Ode to Louise

Day 1 of my (own twist to the) Three Day Lyric Challenge.

A song my father introduced me to is a song by Leo Kottke about a lady called Louise. Small town gossip said that “she’d act the little girl” but that in reality she was “a deceiver” and that we shouldn’t believe her, because “that’s her trade”.

The song describes how Louise received gifts from men, whose “intentions were easily traced”, insinuating that she was either stunningly beautiful and would lead men on with her appearance, or that perhaps she was even a prostitute who inadvertently had some male “fans”.

Halfway through the song Kottke describes how people thought it “kind of sad” when Louise was found dead in her room. The song paints a picture of a lonely and misunderstood woman who ended up taking her own life.

Kottke bids her farewell at the end of the song with the words “the wind is blowing cold tonight. So goodnight, Louise, goodnight”.

Leo Kottke’s guitar intermezzo is mesmerizing on its own, but with the lyrics he really tells a tragic micro-history. I am not sure when I really started to see the whole image but when I did, I really felt for Louise.

A second song has recently entered my life that has a similar effect on me. After having given it some thought I realized that it is actually the same story, but this time from Louise’ point of view.

The first time I heard the song it stopped me dead in my tracks and I couldn’t believe what I was hearing. This had to do with the singers vocal range and the pain he put into the song. It was only later that I learned that it is actually a cover of a Nina Simone song, called “When I was a young girl”.

The song, in the version of Marlon Williams, is over six minutes long and can be summed up by the last 4 lines (which he manages to spread out over two heart-wrenching minutes)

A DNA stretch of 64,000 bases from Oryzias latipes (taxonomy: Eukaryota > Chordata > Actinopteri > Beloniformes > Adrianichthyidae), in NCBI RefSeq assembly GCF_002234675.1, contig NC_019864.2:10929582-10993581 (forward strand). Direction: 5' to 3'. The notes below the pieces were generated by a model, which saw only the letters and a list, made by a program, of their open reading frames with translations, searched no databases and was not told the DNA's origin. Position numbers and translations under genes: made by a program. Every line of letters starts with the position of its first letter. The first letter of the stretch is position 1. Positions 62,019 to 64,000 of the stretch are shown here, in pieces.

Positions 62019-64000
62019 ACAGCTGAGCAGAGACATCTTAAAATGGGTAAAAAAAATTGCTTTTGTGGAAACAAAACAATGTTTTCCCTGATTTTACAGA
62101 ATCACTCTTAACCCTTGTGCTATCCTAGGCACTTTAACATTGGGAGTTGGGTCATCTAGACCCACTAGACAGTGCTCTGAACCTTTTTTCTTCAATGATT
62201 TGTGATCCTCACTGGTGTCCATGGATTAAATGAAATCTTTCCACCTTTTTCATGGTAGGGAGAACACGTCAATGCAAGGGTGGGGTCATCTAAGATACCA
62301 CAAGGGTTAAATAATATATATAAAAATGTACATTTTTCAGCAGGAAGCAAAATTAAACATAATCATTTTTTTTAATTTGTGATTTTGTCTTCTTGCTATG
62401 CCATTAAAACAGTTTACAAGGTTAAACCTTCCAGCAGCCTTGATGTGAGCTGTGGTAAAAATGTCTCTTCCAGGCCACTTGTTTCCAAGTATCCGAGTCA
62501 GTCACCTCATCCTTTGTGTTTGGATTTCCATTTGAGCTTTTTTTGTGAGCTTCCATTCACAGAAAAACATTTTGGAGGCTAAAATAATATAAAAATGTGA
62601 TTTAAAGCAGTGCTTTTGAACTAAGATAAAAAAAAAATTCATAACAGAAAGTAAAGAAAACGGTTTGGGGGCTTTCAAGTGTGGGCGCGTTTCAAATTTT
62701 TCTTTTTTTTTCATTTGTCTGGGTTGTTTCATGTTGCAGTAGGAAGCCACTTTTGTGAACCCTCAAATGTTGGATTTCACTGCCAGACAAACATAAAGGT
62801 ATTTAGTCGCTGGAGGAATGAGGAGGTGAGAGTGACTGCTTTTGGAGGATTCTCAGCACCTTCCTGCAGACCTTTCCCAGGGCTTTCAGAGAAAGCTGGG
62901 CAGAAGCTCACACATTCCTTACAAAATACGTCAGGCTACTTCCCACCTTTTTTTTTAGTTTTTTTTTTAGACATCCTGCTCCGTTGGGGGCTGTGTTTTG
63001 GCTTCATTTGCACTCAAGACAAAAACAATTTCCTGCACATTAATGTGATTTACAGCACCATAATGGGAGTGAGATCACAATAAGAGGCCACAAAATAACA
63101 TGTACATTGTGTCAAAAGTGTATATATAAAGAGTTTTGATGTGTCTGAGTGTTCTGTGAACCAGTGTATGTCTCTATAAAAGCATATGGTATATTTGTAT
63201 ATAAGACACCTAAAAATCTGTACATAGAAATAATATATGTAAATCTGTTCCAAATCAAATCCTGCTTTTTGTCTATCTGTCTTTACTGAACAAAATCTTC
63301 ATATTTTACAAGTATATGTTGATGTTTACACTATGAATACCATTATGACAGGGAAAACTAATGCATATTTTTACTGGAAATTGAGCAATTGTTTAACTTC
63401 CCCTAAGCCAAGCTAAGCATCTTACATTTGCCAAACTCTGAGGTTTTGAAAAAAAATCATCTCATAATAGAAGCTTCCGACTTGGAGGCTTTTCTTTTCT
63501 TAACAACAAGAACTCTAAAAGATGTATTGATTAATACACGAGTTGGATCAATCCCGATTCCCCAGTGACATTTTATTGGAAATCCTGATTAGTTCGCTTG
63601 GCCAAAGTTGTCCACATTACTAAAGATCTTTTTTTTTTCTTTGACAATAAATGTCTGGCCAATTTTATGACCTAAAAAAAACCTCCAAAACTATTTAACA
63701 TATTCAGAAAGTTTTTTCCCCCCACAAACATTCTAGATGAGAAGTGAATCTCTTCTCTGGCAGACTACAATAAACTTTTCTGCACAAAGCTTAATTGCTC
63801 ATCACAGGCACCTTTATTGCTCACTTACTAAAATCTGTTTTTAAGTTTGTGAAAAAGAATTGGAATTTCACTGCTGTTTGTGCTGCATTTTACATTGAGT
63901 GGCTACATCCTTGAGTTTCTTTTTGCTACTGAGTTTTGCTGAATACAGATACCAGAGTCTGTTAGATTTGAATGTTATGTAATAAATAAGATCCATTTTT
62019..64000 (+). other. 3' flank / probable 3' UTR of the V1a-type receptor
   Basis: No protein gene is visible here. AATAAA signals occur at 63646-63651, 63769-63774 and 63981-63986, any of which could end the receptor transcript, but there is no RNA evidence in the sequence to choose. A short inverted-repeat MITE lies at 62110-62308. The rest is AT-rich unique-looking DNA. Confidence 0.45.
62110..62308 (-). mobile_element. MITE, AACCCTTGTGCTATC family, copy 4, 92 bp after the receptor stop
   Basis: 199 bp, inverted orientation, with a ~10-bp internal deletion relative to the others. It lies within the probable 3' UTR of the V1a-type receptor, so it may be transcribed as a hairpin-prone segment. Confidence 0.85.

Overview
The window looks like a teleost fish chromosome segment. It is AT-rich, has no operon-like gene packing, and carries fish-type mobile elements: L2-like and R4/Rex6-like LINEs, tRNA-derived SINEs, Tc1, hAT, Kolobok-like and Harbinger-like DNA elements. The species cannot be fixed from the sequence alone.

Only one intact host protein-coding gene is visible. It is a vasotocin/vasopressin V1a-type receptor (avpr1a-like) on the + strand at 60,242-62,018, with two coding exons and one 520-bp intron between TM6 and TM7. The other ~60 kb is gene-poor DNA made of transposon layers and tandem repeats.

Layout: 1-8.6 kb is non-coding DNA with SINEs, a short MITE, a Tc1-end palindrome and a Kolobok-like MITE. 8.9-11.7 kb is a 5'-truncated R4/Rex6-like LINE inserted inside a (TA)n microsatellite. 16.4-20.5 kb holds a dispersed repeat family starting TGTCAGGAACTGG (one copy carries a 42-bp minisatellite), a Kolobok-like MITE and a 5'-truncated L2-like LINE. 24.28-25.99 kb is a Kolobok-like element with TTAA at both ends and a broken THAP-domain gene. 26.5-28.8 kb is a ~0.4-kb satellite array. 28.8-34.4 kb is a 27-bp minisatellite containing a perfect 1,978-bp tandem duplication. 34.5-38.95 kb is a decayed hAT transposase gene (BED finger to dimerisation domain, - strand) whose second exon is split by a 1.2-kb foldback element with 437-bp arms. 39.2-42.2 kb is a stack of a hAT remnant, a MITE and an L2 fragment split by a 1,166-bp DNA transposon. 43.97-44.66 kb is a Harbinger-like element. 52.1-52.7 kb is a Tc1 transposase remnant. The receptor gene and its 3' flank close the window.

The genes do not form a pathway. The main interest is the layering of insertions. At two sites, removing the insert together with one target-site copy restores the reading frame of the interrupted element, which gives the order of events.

When I was a young girl I used to seek pleasure
When I was a young girl I used to drink ale
Out of the ale house and into the jail house
Right out of the bar room down to my doom

Be sure to listen to Nina Simone’s version too, which is beautiful as well (but less haunting).

Whoever this young girl is, all I can say is: I am sorry the world wasn’t kinder to you. Good night, sweet girl, good night.

 

 

 

 

Morituri te salutant

“Those who will die, salute you”, is what fighters in the gladiator pit supposedly said in ancient times, before fighting to the death in an arena full of bloodthirsty onlookers.

Athlete and silver medalist Marieke Vervoort could have greeted the crowd in the same fashion before her race last week. She is most certainly a fighter. Just like the gladiators of old she does not want to die. And just like them, it is likely she will die before her time. She is an athletic hero, named paralympian of the year in both 2012 and 2015. She also happens to have progressive myelopathy.

She has never made a secret of her feelings towards euthanasia. But when she declared the Rio Olympics would be her last, the interwebz exploded, convinced she was going to celebrate her silver medal on the 400m with a some super special suicide pill that she must have been saving for the occasion.marieke-vervoort-euthanasia

Last Sunday she took some time at a press conference to explain what she meant and basically told the world to take a chill pill themselves.

She explained how she had indeed signed papers several years ago, giving her the possibility to end her life and that these were partly what had kept her going for so long. Make no mistake, this woman is not choosing the easy way out. She is already dealing with a degree of pain on a daily basis that you and I can’t even begin to fathom. She explained it as follows:

Yes, I have euthanasia paperwork ready. I’ve had them since 2008. Because I can tell you it’s really hard to deal with this disease en endure the pain. But this permission I have for the euthanasia process, which I have in writing and carry with me, gives me a sense of peace. It’s this feeling that helps me live. I can enjoy every moment I have now. But when the time comes that I have more bad days than good days, I will have my euthanasia papers ready. But that moment has not arrived yet.